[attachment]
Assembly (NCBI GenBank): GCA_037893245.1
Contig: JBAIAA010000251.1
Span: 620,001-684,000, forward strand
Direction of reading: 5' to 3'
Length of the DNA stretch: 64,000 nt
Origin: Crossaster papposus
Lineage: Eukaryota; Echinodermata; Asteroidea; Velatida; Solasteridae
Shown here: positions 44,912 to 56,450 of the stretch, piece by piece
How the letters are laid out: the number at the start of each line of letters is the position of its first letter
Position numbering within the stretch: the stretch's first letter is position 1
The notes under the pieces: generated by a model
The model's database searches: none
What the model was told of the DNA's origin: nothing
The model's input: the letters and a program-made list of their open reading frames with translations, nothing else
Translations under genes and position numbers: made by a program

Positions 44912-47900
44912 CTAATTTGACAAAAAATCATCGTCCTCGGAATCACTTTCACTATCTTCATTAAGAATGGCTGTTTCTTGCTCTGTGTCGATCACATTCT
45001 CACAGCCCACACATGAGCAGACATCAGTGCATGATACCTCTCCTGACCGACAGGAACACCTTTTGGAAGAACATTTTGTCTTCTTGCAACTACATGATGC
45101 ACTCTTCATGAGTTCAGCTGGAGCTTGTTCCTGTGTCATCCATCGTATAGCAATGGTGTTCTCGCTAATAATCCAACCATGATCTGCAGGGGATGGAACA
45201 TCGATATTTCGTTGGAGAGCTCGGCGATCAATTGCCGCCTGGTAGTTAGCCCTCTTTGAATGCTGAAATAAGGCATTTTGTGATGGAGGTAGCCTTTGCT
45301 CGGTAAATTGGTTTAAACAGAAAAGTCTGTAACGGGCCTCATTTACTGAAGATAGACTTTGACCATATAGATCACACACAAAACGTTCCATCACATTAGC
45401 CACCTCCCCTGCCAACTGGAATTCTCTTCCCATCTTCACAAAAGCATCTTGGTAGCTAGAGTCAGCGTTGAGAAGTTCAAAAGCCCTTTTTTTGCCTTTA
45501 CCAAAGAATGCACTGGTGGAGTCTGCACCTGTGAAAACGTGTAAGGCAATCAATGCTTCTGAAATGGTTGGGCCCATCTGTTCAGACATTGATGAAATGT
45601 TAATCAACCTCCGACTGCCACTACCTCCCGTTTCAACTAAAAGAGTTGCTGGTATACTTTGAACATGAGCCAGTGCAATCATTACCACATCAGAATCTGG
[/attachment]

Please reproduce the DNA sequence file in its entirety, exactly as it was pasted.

Assembly (NCBI GenBank): GCA_037893245.1
Contig: JBAIAA010000251.1
Span: 620,001-684,000, forward strand
Direction of reading: 5' to 3'
Length of the DNA stretch: 64,000 nt
Origin: Crossaster papposus
Lineage: Eukaryota; Echinodermata; Asteroidea; Velatida; Solasteridae
Shown here: positions 44,912 to 56,450 of the stretch, piece by piece
How the letters are laid out: the number at the start of each line of letters is the position of its first letter
Position numbering within the stretch: the stretch's first letter is position 1
The notes under the pieces: generated by a model
The model's database searches: none
What the model was told of the DNA's origin: nothing
The model's input: the letters and a program-made list of their open reading frames with translations, nothing else
Translations under genes and position numbers: made by a program

Positions 44912-47900
44912 CTAATTTGACAAAAAATCATCGTCCTCGGAATCACTTTCACTATCTTCATTAAGAATGGCTGTTTCTTGCTCTGTGTCGATCACATTCT
45001 CACAGCCCACACATGAGCAGACATCAGTGCATGATACCTCTCCTGACCGACAGGAACACCTTTTGGAAGAACATTTTGTCTTCTTGCAACTACATGATGC
45101 ACTCTTCATGAGTTCAGCTGGAGCTTGTTCCTGTGTCATCCATCGTATAGCAATGGTGTTCTCGCTAATAATCCAACCATGATCTGCAGGGGATGGAACA
45201 TCGATATTTCGTTGGAGAGCTCGGCGATCAATTGCCGCCTGGTAGTTAGCCCTCTTTGAATGCTGAAATAAGGCATTTTGTGATGGAGGTAGCCTTTGCT
45301 CGGTAAATTGGTTTAAACAGAAAAGTCTGTAACGGGCCTCATTTACTGAAGATAGACTTTGACCATATAGATCACACACAAAACGTTCCATCACATTAGC
45401 CACCTCCCCTGCCAACTGGAATTCTCTTCCCATCTTCACAAAAGCATCTTGGTAGCTAGAGTCAGCGTTGAGAAGTTCAAAAGCCCTTTTTTTGCCTTTA
45501 CCAAAGAATGCACTGGTGGAGTCTGCACCTGTGAAAACGTGTAAGGCAATCAATGCTTCTGAAATGGTTGGGCCCATCTGTTCAGACATTGATGAAATGT
45601 TAATCAACCTCCGACTGCCACTACCTCCCGTTTCAACTAAAAGAGTTGCTGGTATACTTTGAACATGAGCCAGTGCAATCATTACCACATCAGAATCTGG